What are TNCs, what does TNC stand for, and are TNCs the right option?
Definition of a TNC:
A Transportation Network Company, also known as a “TNC”, is a “ride hailing” or “ridesharing” organization that uses a mobile app, enabling people to secure individual and carpooling rides from drivers who use their own vehicles. GPS capability in smartphones identifies the pick-up location and keeps the customer informed in real- time when the car will arrive and it also provides a photo of the driver for identification purposes.
For those in the transportation business, TNCs may be nothing new, however their role in the ever-evolving transportation landscape is becoming more and more prominent. In 2013, the California Public Utilities Commission created the transportation network company category to deal with ridesharing services. In 2020, California voted ‘NO’ to requiring TNC drivers to be licensed, trained, and to operate like taxi drivers. Today, the ever-expanding reach of TNC organizations continues to unfold.
TNCs and NEMT
TNCs are emerging as providers in the Non Emergency Medical Transportation (NEMT) arena. But given that TNCs have very few restrictions before allowing their drivers to take the wheel, the verdict is out on whether this type of service is good or bad. Here are the facts:
- TNC drivers are independent contractors, not employees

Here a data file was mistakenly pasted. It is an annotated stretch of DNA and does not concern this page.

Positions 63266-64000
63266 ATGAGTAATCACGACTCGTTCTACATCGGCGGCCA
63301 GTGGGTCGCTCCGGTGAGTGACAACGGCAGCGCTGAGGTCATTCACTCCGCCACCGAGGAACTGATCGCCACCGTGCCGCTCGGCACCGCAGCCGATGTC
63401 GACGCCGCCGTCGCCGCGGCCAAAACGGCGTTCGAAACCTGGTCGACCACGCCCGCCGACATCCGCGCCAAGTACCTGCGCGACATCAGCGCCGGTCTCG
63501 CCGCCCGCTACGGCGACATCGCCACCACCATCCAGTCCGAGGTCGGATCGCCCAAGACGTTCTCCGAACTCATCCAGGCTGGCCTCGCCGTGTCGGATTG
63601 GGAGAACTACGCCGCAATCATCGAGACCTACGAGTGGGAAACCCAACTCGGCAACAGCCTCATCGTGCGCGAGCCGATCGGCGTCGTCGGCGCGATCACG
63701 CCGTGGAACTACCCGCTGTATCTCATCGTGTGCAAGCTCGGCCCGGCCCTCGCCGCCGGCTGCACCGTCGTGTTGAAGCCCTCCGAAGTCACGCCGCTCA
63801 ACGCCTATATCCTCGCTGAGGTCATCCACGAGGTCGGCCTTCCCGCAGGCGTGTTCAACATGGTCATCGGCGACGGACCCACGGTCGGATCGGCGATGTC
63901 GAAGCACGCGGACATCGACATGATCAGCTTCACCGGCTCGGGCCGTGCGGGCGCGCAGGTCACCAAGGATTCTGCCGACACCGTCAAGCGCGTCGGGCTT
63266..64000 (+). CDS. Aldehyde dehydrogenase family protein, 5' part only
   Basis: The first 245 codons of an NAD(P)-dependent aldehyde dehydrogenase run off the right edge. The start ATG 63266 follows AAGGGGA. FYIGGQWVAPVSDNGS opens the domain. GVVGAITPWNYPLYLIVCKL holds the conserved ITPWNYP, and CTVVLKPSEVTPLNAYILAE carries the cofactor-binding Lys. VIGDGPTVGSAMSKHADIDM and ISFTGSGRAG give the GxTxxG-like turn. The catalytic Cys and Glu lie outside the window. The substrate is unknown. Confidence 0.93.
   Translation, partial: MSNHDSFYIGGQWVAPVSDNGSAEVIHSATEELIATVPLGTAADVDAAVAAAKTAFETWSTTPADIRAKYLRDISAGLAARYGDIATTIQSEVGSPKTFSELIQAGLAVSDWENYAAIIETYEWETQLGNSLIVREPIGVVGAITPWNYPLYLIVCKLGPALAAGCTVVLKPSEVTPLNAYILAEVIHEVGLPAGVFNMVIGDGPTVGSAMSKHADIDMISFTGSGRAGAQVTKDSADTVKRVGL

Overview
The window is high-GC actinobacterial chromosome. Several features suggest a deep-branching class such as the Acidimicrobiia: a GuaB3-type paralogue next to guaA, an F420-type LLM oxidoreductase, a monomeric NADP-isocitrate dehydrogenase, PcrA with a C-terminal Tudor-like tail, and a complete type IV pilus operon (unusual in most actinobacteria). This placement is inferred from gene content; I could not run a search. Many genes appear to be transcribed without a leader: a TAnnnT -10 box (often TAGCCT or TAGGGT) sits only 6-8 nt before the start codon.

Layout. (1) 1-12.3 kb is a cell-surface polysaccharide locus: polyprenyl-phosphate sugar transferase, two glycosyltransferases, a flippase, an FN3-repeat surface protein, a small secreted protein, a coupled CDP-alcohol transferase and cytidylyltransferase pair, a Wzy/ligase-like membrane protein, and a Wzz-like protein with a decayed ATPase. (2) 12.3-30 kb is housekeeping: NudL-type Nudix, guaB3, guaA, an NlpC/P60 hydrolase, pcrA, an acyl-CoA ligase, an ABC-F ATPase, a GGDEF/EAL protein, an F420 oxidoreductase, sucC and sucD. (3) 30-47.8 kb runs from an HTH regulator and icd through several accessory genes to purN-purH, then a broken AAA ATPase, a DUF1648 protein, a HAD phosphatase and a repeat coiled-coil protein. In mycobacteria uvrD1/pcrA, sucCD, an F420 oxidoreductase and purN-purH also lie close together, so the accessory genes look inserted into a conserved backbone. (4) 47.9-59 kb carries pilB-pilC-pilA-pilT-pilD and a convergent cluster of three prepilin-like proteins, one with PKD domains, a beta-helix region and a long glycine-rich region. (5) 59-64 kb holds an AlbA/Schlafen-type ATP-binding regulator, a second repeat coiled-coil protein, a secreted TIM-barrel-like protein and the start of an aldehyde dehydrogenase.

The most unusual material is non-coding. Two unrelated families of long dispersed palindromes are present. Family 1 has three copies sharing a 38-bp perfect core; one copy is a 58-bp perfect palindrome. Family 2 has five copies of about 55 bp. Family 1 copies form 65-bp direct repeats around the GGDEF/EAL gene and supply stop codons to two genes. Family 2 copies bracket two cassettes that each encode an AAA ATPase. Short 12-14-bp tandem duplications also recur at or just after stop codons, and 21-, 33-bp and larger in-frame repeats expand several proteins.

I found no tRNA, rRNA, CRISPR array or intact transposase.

- TNCs are not required to have the same licenses to operate in most cities as Taxi or Medical Transportation companies
- TNCs do not require the same level of auto and general liability insurance as Taxi or Medical Transportation companies
- All these factors and others make the app-based TNC business simple, cost-effective, and ultra-efficient too. But can the quality of TNCs ever measure up to that of a traditional NEMT Provider? Let’s look at the pros and cons:
- The apps are user friendly and easily accessible
- There’s an increase in provider network availability and a decrease in operational costs
- There’s a measurable increase in attendance at health-related activities
- Some TNCs can set up a health care system with their platform in a matter of days
- Others have the capability to integrate with healthcare software platforms
And the Cons
- The service is relatively new and there’s not been enough time and research to determine its true impact on participants and the NEMT industry
- There is a lack of mobility options available
- Drivers don’t have first aid, CPR and blood borne pathogen training
- Drivers are not trained to work directly with older adults or people with disabilities
- There is a lack of credentialing requirements for TNC employees, including fingerprint background checks, SAM.gov (Federal System for Award Management) and OIG (Office of Inspector General) exclusion checks
The world of transportation has changed immensely in the last year. Now more than ever, the need for safe and efficient access to health care is paramount. But are TNC’s the right option? We hope this quick review helps you make the right choice for your organization.